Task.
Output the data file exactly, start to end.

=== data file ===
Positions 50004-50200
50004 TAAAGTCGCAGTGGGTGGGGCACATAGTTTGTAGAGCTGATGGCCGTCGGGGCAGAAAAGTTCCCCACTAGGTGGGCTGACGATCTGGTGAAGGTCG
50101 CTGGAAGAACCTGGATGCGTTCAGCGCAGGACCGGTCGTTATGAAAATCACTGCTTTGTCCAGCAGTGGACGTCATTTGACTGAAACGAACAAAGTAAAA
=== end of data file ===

Positions 50004-50200
50004 TAAAGTCGCAGTGGGTGGGGCACATAGTTTGTAGAGCTGATGGCCGTCGGGGCAGAAAAGTTCCCCACTAGGTGGGCTGACGATCTGGTGAAGGTCG
50101 CTGGAAGAACCTGGATGCGTTCAGCGCAGGACCGGTCGTTATGAAAATCACTGCTTTGTCCAGCAGTGGACGTCATTTGACTGAAACGAACAAAGTAAAA